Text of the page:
Pityriasis lichenoides chronica presenting with bilateral palmoplantar involvement.

Lyubov Avshalumova
Lyubov Avshalumova
University Hospitals Case Medical Center
United States
Blakely Richardson
Blakely Richardson
Westgate Skin and Cancer Center
Austin | United States
Richard Miller
Richard Miller
University of Michigan
Ann Arbor | United States

Cutis 2016 May;97(5):345;347;358

Bay Dermatology/Largo Medical Center, Florida, USA.

Pityriasis lichenoides is an uncommon, acquired, idiopathic, self-limiting skin disease that poses a challenge to patients and clinicians to diagnose and treat. Several variants exist including pityriasis lichenoides et varioliformis acuta (PLEVA), pityriasis lichenoides chronica (PLC), and febrile ulcer-onecrotic Mucha-Habermann disease. Precise classification can be difficult due to an overlap of clinical and histologic features. In this case report we describe a patient with a rare presentation of PLC exhibiting bilateral palmoplantar involvement and mimicking psoriasis. We review the literature and discuss the clinical course, pathogenesis, and current treatment modalities of PLC.
May 2016
3 Reads

Similar Publications

Pityriasis lichenoides: pathophysiology, classification, and treatment.

Am J Clin Dermatol 2007 ;8(1):29-36

Department of Dermatology, New York University School of Medicine, New York, NY 10016, USA.

Pityriasis lichenoides (PL) is an uncommon, acquired spectrum of skin conditions that poses various challenges to patients as well as clinicians. It is a difficult and debatable disorder to diagnose, categorize, and treat. Besides these inherent obstacles, PL merits awareness because of its potential to progress to cutaneous lymphoma or an ulceronecrotic presentation, both of which carry a significant risk of mortality. Read More

View Article
April 2007

Pityriasis lichenoides and its subtypes.

J Am Acad Dermatol 2006 Oct;55(4):557-72; quiz 573-6

Minneapolis Veteran's Affairs Medical Center, USA.

Pityriasis lichenoides represents a unique group of inflammatory skin disorders that include pityriasis lichenoides et varioliformis acuta (PLEVA), febrile ulceronecrotic Mucha-Habermann disease (a subtype of PLEVA), and pityriasis lichenoides chronica. The history, epidemiology, clinical features, pathophysiology, and treatment of this group of conditions are reviewed in this manuscript. Read More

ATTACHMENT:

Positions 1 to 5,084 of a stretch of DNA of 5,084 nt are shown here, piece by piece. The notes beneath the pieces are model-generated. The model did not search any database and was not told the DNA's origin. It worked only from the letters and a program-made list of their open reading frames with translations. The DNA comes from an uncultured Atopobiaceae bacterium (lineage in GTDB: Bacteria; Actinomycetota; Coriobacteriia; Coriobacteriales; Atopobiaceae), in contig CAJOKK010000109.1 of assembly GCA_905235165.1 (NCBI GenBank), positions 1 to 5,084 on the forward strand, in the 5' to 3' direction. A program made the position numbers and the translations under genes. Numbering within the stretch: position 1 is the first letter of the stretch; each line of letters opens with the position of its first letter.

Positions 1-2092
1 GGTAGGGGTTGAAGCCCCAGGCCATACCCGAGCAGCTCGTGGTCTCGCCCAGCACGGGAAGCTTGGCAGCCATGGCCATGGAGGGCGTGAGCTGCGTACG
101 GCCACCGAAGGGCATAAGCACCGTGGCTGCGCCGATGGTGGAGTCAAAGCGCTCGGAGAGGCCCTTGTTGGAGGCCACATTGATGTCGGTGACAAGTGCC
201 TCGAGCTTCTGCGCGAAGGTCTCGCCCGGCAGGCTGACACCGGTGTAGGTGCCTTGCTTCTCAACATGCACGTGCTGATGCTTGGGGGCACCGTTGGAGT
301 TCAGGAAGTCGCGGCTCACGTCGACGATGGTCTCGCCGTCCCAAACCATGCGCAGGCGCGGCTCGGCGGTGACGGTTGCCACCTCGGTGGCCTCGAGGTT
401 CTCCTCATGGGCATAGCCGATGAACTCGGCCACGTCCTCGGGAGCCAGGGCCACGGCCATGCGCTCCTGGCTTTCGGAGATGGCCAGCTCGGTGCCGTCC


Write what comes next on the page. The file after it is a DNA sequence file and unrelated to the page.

View Article
October 2006

Pityriasis lichenoides et varioliformis acuta with numerous CD30(+) cells: a variant mimicking lymphomatoid papulosis and other cutaneous lymphomas. A clinicopathologic, immunohistochemical, and molecular biological study of 13 cases.

Am J Surg Pathol 2012 Jul;36(7):1021-9

Kempf und Pfaltz Histologische Diagnostik, Seminarstrasse 1, CH-8042 Zurich, Switzerland.

Pityriasis lichenoides comprises a clinicopathologic spectrum of cutaneous inflammatory disorders, with the 2 most common variants being pityriasis lichenoides et varioliformis acuta (PLEVA) and pityriasis lichenoides chronica. The aim of the study was to describe 13 cases of a unique PLEVA variant characterized in the conspicuous CD30 component and thus mimicking lymphomatoid papulosis (LyP), a condition currently classified in the spectrum of CD30 lymphoproliferative disorders. The cohort included 10 female and 3 male patients whose ages at diagnosis ranged from 7 to 89 years (mean 41 y; median 39 y). Read More

View Article
July 2012

[Pityriasis Lichenoides: Case report and review of the literature].

Rev Chil Pediatr 2015 Mar-Apr;86(2):121-5

Residente de Dermatología, P. Universidad Católica de Chile.

Introduction: Pityriasis lichenoides is a benign inflammatory disease of unknown etiology. There are two types of this condition: an acute form (PLEVA = pityriasis lichenoides et varioliformis acuta) and a chronic one (PLC = pityriasis lichenoid chronica). Both are more common in children and young adults. Read More

View Article
December 2016